Once upon a time people loved God but they didn’t love their neighbour. Nowadays people love their neighbour but they don’t love God. In spite of Jesus’s command, we don’t seem to be able to do both at the same time. Let me explain.
1000 years ago people loved God … or at least they believed in God and they tried to please God. They built enormous cathedrals and filled them with gold and glass and fine woodwork. They kept the feast days, and went to Mass. They knew that if God got angry with them then they would be smitten by plagues and pestilence, earthquakes, storms and fire, their harvests would fail and their animals would die. God was a big part of their lives.
They were however not very good at loving their neighbour. The rich lived in castles and they didn’t love the starving poor living in hovels in the woods. Life was cheap, and the powerful sent the poor to die on bloody battle fields to fight their own power battles for them. .. and even the poor enjoyed the spectacle of watching a hanging or a burning or some other form of bloody execution.
Nowadays, however, most of us try to love our neighbour – it seems like a good thing to do. There are almost 200,000 registered charities in the UK alone – and each one is loving people, or animals, or the environment. Ordinary people – people like us – are perhaps more generous in giving our money to charity than any generation ever before. £73 million for comic relief in 2017. … We know and understand that we should love our neighbour. We want to be kind and considerate people….loving people…. but as for loving God- well, that’s something else. 50% of the population don’t even believe in God – so they certainly don’t love God. And what of the 50% who are left? – those of us who do believe in God? We know that God loves us, of course – we’ve been told that in hundreds of sermons for the last 50 years. God is good, God is generous, God gives and gives and gives and demands nothing in return. God saves us from Hell and damnation even when we don’t deserve it. God loves us just as we are …. but that doesn’t answer the question – do we love God?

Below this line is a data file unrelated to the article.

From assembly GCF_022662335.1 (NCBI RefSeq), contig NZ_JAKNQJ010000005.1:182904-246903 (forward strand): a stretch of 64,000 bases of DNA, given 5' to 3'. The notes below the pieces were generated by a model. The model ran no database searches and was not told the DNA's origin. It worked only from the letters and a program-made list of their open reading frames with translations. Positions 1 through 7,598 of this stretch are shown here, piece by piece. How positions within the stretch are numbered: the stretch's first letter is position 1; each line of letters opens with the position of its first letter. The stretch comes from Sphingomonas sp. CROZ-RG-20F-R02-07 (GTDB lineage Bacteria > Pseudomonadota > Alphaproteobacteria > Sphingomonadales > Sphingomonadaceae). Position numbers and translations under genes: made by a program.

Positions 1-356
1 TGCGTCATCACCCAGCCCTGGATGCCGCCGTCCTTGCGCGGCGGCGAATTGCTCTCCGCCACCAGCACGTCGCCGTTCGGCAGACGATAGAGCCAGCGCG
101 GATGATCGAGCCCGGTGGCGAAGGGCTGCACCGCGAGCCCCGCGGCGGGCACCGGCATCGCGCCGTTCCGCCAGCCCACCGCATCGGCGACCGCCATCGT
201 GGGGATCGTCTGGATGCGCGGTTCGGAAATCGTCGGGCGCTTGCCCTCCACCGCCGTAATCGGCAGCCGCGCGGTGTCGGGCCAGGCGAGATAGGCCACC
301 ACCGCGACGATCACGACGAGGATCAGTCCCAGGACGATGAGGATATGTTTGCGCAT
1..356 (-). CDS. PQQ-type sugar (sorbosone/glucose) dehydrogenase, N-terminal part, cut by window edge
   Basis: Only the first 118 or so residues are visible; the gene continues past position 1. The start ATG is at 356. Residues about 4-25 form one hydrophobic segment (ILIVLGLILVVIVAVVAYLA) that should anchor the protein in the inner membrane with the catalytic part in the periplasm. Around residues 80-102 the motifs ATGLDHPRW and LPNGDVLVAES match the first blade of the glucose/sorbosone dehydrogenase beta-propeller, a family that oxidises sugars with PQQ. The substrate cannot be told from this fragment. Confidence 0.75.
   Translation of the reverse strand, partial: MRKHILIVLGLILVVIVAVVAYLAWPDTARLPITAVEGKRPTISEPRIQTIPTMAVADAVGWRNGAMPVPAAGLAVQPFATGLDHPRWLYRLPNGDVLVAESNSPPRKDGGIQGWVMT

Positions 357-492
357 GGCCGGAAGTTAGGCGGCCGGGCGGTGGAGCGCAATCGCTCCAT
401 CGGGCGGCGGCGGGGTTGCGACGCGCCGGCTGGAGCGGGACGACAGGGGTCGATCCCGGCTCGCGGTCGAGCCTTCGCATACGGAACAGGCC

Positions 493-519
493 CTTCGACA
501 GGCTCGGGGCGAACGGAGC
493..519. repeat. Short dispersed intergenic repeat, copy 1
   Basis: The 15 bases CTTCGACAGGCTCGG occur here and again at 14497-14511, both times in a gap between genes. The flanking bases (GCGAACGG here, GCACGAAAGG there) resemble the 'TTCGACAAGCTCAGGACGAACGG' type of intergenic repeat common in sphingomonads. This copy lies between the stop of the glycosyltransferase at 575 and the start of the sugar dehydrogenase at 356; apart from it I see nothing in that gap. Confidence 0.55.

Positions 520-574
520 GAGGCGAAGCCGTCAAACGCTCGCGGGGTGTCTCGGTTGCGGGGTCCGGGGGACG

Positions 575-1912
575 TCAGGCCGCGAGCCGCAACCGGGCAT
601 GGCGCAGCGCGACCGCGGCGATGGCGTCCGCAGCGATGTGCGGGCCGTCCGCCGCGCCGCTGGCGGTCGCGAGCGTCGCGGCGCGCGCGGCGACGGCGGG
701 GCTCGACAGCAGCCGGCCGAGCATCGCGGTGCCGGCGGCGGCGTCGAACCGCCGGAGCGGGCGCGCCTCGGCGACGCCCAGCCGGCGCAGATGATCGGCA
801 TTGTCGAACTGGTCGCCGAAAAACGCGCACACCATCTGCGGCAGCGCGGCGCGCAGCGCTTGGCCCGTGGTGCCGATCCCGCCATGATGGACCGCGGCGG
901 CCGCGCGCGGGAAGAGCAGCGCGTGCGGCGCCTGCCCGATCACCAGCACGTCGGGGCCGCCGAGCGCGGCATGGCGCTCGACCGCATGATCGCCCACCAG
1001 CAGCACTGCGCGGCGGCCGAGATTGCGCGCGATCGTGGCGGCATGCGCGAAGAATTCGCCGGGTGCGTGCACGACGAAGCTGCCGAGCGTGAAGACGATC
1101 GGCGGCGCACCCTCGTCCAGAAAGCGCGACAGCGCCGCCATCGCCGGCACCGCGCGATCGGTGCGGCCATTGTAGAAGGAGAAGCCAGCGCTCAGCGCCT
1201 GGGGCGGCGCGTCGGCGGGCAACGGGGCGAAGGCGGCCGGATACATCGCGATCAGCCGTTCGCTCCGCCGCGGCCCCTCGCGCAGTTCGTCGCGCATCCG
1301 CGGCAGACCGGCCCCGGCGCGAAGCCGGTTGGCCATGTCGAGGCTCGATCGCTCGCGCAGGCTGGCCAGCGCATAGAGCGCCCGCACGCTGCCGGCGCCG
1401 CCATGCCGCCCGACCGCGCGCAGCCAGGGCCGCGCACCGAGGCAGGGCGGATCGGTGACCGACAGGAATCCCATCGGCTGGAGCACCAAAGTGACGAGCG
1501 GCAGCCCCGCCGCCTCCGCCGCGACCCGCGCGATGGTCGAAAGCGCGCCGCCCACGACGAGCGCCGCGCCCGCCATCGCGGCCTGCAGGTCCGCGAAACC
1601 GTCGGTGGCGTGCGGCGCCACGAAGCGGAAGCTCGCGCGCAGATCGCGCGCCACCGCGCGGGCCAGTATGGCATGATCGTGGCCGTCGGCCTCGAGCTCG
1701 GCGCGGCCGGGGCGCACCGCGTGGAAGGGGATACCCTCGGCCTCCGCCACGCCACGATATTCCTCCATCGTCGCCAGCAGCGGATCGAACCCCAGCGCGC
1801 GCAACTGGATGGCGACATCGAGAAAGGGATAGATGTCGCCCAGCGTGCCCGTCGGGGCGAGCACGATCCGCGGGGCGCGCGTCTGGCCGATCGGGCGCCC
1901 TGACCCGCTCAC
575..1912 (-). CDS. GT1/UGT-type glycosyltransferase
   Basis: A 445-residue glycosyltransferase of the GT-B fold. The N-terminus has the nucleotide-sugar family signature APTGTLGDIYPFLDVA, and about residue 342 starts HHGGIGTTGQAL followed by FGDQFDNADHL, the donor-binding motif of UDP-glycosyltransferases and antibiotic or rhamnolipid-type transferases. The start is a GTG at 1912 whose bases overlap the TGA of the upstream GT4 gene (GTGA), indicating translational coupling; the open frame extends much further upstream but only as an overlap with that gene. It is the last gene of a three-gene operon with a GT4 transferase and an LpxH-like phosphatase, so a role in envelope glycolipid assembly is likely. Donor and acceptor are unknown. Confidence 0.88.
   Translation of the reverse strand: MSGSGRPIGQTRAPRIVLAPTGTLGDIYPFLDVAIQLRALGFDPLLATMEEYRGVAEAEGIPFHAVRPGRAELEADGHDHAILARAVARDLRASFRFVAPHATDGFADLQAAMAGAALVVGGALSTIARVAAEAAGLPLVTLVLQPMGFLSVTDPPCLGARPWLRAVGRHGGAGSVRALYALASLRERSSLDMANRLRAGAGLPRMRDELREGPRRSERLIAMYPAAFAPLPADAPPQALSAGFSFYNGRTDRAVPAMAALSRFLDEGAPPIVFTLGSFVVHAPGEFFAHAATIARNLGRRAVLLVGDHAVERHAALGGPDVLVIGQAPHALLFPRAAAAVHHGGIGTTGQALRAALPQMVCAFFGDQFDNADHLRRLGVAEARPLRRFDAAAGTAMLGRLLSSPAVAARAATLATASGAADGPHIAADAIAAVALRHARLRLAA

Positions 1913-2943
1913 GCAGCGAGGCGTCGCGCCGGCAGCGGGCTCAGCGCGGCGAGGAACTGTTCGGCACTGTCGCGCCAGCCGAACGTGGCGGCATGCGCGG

And I don’t mean do we fear God. And I don’t mean do we obey God. And I don’t mean do we believe in God… I mean do we ‘love’ God… and what does love mean anyway? We can’t take care of God, or send God money or water or medical equipment when God is poor, or thirsty or sick. So what does it mean to love God– for real people, in a real life?
And the more I thought about that rather weird question, the more I realised that no-one has ever taught me how to love God. They taught me how to say my prayers. They taught me how to obey God’s rules. They taught me how to love the Church… but no-one ever taught me how to love God.
So … here goes.
But before we start, we need to know what love is, and that we do know:
4 Love is patient, love is kind. It does not envy, it does not boast, it is not proud. 5 It does not dishonour others, it is not self-seeking, it is not easily angered, it keeps no record of wrongs. 6 Love does not delight in evil but rejoices with the truth. 7 It always protects, always trusts, always hopes, always perseveres.
So if that is love, where does that get us … what does loving God like that mean? We know that God is patient and kind with us – God loves us ..– but are we are patient and kind with God in return? Is it possible to say that we do not envy God or dishonour God. That we do not keep a record of when we think that we have been wronged by God; that we always try to protect God, or trust God, or hope in God, or persevere with God.
Now those are very strange sounding phrases for a Sunday morning, I know ….. but they’re not all that strange. Ordinary people do lose patience with God – they get tired of waiting, tired of not seeing any results, and they feel angry with God when bad things happen, or when their prayers are not answered.
We fail to protect God – we no longer speak up for God with our families and friends and acquaintances… embarrassed perhaps, confused perhaps..